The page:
FORT WORTH, Texas (AP) — Now the Big 12 Conference has a real debate to settle after both of its co-champions were left out of the four-team playoff.
After weeks of talk about whether Baylor or TCU deserved to be in the playoff, neither made it Sunday, and the Big 12 may be reconsidering how to declare its champion.
“That will cause us to go back to the drawing board a little bit and talk about whether or not we need to think about a different model,” Big 12 Commissioner Bob Bowlsby told ESPN after the final playoff ranking.
The Big 12 is the only of the big-five leagues without a championship game, but it also the only one where every team plays each other in a round-robin schedule. Baylor and TCU (both 11-1, 8-1 Big 12) were declared co-champions, even though the Bears beat the Horned Frogs 61-58 on Oct. 11.
The Big 12 can’t hold a championship game because it only has 10 teams; current NCAA rules require conferences with 12 teams split into two divisions to play a title game.
“We’re in a room that feels like we just lost a football game. That to me is a travesty,” Baylor coach Art Briles said Sunday. “That’s what I hate. We won a big game (Saturday) night. We are Big 12 champions. We won a Big 12 championship for two years in a row.”
Baylor was fifth in the final playoff ranking, with TCU sixth. The Bears had been behind TCU in the first six weekly rankings, which began 2 1/2 weeks after they played each other.
The top four were Alabama, Oregon, Florida State and Ohio State, all who won conference championship games.
Bowlsby said that is a clear indication that the Big 12 got penalized for not having a championship game on the first weekend in December, when the league was instead wrapping up its regular season with two games that had title implications.
“I thought you had a championship game because you had so many teams, and that they split their divisions, and you played so that the best played from both sides,” TCU coach Gary Patterson said. “For me, if we have to have championship games so it gives us the better opportunity, then we’ll have to go do that.”
Patterson pointed out that Big 12 coaches voted on and approved co-champions and that he is OK with that declaration. But he added that he would have no problem in the future to “just play the game off” in such situations to determine “one true champion, if that’s what people want.”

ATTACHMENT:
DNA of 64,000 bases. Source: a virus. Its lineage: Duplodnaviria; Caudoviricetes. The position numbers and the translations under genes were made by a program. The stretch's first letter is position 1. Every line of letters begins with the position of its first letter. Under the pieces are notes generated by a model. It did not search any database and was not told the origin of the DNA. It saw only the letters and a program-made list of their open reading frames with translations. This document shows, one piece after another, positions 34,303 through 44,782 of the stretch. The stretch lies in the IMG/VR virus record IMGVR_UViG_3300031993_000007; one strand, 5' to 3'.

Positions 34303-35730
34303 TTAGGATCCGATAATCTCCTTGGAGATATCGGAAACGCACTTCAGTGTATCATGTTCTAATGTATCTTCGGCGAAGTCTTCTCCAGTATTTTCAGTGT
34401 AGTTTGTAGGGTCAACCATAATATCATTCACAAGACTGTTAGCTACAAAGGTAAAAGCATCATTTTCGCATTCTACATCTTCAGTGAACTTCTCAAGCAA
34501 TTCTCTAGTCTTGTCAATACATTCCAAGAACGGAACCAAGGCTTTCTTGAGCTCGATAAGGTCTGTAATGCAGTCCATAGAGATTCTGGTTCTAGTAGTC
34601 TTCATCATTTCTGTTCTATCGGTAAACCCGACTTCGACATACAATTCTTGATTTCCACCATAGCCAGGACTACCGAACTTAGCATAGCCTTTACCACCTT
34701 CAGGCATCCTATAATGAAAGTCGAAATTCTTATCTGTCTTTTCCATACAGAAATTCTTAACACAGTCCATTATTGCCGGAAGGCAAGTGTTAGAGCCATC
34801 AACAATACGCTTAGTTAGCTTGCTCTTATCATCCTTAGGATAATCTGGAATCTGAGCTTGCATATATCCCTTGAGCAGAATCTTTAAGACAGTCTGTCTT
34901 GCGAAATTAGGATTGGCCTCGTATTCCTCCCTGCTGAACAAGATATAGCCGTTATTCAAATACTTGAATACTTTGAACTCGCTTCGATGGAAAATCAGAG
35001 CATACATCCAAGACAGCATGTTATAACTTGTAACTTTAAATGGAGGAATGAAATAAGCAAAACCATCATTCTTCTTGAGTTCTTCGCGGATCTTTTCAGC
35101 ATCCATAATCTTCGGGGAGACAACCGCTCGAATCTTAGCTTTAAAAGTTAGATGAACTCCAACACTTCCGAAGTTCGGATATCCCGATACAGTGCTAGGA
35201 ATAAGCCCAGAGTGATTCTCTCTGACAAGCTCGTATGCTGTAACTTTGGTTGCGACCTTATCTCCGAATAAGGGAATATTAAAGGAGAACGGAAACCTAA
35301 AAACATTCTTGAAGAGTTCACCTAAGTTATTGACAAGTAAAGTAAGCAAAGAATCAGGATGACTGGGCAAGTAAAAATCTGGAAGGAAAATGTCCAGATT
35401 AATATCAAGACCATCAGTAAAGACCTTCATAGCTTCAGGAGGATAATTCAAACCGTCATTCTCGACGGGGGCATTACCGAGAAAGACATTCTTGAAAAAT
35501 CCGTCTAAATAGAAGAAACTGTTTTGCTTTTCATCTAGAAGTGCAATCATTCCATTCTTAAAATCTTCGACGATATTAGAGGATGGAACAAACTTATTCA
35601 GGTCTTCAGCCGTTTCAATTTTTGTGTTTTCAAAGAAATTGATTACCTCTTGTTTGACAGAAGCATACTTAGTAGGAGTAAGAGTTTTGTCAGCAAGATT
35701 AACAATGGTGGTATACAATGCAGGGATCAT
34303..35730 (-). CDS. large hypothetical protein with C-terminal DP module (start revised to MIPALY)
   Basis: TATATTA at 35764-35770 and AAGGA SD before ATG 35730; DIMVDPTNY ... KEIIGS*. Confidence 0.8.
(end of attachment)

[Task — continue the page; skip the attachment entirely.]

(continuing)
Both Baylor and TCU still made it into one of the New Year’s six games.
The Frogs will play in the Peach Bowl on Dec. 31 against Mississippi (9-3) from the SEC. Baylor is going to the Cotton Bowl on New Year’s Day against Big Ten team Michigan State (10-2).
TCU was third in the playoff ranking before its 55-3 win over last-place Iowa State on Saturday to claim a share of the Big 12 title in only the Frogs’ third year in the league. Baylor was sixth before a 38-27 win over Kansas State (9-3, 7-2), before Ohio State finished off its 59-0 win over Wisconsin in the Big Ten title game.
Kansas State athletic director John Currie called Bowlsby’s comments appropriate, and figures they will come up rather quickly.
“We do have Big 12 meetings (Monday) in New York City. I’m sure we’ll have something to talk about,” Currie said.
Bowlsby presented championship trophies to both Baylor and TCU after their respective games about 90 miles apart.
Briles made it clear that he believes the Bears should be considered the “One True Champion,” living up to the league’s much-repeated slogan. He had a rather brisk conversation about that with Bowlsby on the podium in the middle of the field during the celebration.
When asked what changes he would like to see the Big 12 make, Briles instead talked about what his team could have done.
“If we were sitting here 12-0, we’re in the final four. That’s the bottom line,” he said. “I guess that’s what we need to do to be able to be in there. I guess winning 11 games and winning our conference two times in a row, which is considered the second-best conference in America by most people’s standards and having the tiebreaker in this conference apparently wasn’t enough.”